Price pressures in the United States may have peaked

A person pumping gasoline at a Sunoco gas station after the rate of inflation hit a 40-year high in January, in Philadelphia, Pennsylvania, USA. (Photo Reuters)

U.S. import prices fell for the first time in seven months in July, helped by a strong dollar and lower fuel and other costs, while the one-year inflation outlook for consumers declined in August, with the latest signs that price pressures may have peaked.

Import prices, excluding tariffs, fell 1.4% last month after rising 0.3% in June, the Labor Department said Friday.

It was the biggest monthly drop since April 2020 and topped the 1.0% decline economists expected in a Reuters poll. In the 12 months to July, import prices rose 8.8% after rising 10.7% in June, marking the fourth consecutive monthly decline in the annual rate.

The report followed other tentative indications earlier this week that inflation was finally easing. Consumer prices in the United States remained unchanged in July due to a sharp drop in the cost of gasoline, after rising 1.3% in June, although underlying price pressures are remained high. Producer prices also fell last month due to lower energy costs.

“The fall in import prices and producer prices supports the thesis that the economy is past peak inflation,” said Jeffrey Roach, chief economist at LPL Financial.

The Federal Reserve is considering whether to raise its benchmark overnight lending rate by 50 or 75 basis points at its next policy meeting on September 20-21, as the U.S. central bank battles to cool demand across the economy and bring inflation down to its target level of 2 per cent.

The Fed has raised its key rate by 225 basis points since March.

Richmond Fed President Thomas Barkin reiterated following Friday’s data that he and his fellow policymakers will not give up on raising rates until they see lasting evidence that pressures on prices are firmly on the downside.

“I’d like to see a period of sustained inflation under control, and until we do, I think we’ll just have to move rates into restrictive territory,” Barkin told CNBC.

Imported fuel prices fell 7.5% last month after jumping 6.2% in June.

Oil prices fell 6.8%, while the cost of imported food fell 0.9%, the biggest one-month drop since November 2020 and the third consecutive monthly decline.

Excluding fuel and foodstuffs, import prices fell by 0.5%. These so-called core import prices fell 0.6% in June. They rose 3.8% year-on-year in July. The strength of the US dollar is helping to contain the prices of basic imports.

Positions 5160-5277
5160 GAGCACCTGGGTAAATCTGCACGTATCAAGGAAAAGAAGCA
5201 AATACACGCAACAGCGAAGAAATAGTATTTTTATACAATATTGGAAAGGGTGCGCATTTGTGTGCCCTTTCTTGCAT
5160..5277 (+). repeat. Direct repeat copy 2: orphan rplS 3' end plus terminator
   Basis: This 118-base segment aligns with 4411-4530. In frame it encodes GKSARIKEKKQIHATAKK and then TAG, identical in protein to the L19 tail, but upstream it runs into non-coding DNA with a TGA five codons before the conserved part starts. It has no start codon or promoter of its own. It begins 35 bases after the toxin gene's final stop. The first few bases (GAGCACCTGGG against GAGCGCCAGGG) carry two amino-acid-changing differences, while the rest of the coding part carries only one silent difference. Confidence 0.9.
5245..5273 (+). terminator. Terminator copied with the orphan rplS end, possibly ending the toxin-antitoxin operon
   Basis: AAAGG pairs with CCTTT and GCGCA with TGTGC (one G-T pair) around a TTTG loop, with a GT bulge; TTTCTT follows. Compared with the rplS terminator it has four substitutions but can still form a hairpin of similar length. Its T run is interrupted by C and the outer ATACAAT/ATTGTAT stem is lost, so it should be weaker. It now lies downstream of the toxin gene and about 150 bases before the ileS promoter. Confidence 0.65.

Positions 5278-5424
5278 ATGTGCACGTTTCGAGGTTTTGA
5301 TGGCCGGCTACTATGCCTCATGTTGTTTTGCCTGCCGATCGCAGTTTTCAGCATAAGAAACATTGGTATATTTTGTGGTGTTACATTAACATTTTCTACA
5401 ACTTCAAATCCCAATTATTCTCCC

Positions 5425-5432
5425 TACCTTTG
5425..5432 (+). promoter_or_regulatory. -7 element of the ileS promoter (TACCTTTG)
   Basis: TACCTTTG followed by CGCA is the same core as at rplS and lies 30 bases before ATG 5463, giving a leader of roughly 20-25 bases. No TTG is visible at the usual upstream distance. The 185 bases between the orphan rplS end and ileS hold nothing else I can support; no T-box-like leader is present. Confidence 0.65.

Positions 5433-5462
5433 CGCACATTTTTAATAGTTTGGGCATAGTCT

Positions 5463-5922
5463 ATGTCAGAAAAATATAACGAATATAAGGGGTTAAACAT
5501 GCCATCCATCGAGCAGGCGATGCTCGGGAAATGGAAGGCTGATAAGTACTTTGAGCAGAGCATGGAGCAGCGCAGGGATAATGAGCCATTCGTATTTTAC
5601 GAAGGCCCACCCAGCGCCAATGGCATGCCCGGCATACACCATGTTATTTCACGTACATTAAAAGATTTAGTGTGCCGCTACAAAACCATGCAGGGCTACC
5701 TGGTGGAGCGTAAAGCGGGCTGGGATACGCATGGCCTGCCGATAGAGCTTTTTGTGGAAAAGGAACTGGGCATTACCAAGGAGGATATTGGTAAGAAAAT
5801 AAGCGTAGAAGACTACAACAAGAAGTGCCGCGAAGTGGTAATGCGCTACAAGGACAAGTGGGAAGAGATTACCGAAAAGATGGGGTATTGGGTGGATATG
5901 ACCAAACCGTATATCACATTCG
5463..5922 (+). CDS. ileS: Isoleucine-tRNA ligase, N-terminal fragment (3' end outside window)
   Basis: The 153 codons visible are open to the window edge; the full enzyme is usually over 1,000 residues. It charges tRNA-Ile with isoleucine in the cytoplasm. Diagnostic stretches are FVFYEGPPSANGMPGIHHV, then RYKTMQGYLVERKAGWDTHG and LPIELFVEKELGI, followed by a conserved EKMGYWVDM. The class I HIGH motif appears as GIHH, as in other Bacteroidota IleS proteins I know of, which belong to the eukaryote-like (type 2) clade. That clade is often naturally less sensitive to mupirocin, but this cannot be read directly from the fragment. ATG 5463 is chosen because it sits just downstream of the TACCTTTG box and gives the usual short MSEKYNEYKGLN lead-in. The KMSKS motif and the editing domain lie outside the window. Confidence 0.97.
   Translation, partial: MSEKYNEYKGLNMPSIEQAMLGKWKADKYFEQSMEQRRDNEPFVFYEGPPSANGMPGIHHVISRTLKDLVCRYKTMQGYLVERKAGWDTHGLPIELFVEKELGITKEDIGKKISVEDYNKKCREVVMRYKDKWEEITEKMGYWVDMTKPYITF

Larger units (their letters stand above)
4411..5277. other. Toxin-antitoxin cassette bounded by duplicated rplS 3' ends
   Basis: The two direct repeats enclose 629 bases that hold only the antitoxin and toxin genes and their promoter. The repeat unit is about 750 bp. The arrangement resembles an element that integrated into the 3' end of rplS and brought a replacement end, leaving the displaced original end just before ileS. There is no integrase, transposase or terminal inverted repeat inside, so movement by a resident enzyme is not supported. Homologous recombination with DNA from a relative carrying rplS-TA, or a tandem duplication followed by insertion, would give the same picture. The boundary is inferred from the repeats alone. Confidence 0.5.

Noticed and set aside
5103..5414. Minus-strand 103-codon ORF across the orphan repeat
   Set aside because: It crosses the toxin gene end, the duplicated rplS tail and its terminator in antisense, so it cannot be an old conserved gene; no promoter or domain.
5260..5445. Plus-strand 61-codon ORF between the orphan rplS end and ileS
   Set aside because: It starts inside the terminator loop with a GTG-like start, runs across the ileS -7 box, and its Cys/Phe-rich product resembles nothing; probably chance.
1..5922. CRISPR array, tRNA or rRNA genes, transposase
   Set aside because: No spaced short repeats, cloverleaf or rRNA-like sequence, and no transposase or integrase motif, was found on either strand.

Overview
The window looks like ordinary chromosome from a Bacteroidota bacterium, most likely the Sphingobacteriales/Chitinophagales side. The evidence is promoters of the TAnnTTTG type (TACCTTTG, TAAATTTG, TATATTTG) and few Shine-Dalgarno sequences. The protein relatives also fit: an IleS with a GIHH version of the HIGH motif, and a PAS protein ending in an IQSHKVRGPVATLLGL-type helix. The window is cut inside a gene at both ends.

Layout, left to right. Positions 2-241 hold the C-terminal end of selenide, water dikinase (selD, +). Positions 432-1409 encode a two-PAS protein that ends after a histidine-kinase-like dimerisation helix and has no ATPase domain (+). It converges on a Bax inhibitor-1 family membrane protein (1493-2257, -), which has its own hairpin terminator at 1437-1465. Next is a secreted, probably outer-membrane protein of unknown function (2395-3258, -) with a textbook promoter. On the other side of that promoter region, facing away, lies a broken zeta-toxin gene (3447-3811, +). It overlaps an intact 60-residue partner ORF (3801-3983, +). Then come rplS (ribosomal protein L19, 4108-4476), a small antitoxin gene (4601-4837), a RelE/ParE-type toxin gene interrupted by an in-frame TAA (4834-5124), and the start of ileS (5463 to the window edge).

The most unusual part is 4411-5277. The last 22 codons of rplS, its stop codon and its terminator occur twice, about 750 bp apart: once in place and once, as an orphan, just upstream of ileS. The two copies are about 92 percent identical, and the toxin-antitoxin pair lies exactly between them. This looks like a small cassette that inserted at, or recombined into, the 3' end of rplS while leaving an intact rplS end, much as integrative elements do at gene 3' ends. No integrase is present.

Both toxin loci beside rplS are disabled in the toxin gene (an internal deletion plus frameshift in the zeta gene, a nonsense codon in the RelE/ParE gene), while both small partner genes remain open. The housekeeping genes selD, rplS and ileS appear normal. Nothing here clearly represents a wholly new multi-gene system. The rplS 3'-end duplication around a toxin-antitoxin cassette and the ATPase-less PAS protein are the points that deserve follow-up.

The dollar has appreciated by about 10% against the currencies of the main trading partners of the United States since the beginning of the year.

The report also showed export prices fell 3.3% in July after accelerating 0.7% in June. Agricultural export prices fell 3.0%, led by lower prices for soybeans, wheat and cotton.

Non-agricultural export prices fell 3.3%. Export prices rose 13.1% year-on-year in July after rising 18.1% in June.

US consumer confidence improved further in August after hitting a record low at the start of the summer and the near-term outlook for US household inflation eased again due to the sharp drop in oil prices. gasoline, according to a survey by the University of Michigan.

August’s preliminary reading of the survey’s overall consumer sentiment index came in at 55.1, down from 51.5 the previous month. It had hit a record low of 50 in June.

August’s preliminary reading was above the median forecast of 52.5 among economists polled by Reuters.

The survey’s one-year inflation expectation fell to a six-month low of 5.0% from 5.2%, while the survey’s five-year inflation outlook rose slightly to 3.0% against 2.9%, remaining within the range that prevailed last year.

Consumer prices in the United States remained unchanged in July due to a sharp drop in the cost of gasoline, offering the first noticeable sign of relief for weary Americans who have watched inflation climb over the past two years.

The consumer price index (CPI) held steady last month after rising 1.3% in June, the Labor Department said Wednesday in a closely watched report that nonetheless showed inflationary pressures underpinned. underlyings remain high as the Federal Reserve considers whether to adopt another large interest. rate hike in September. – Reuters


Comments are closed.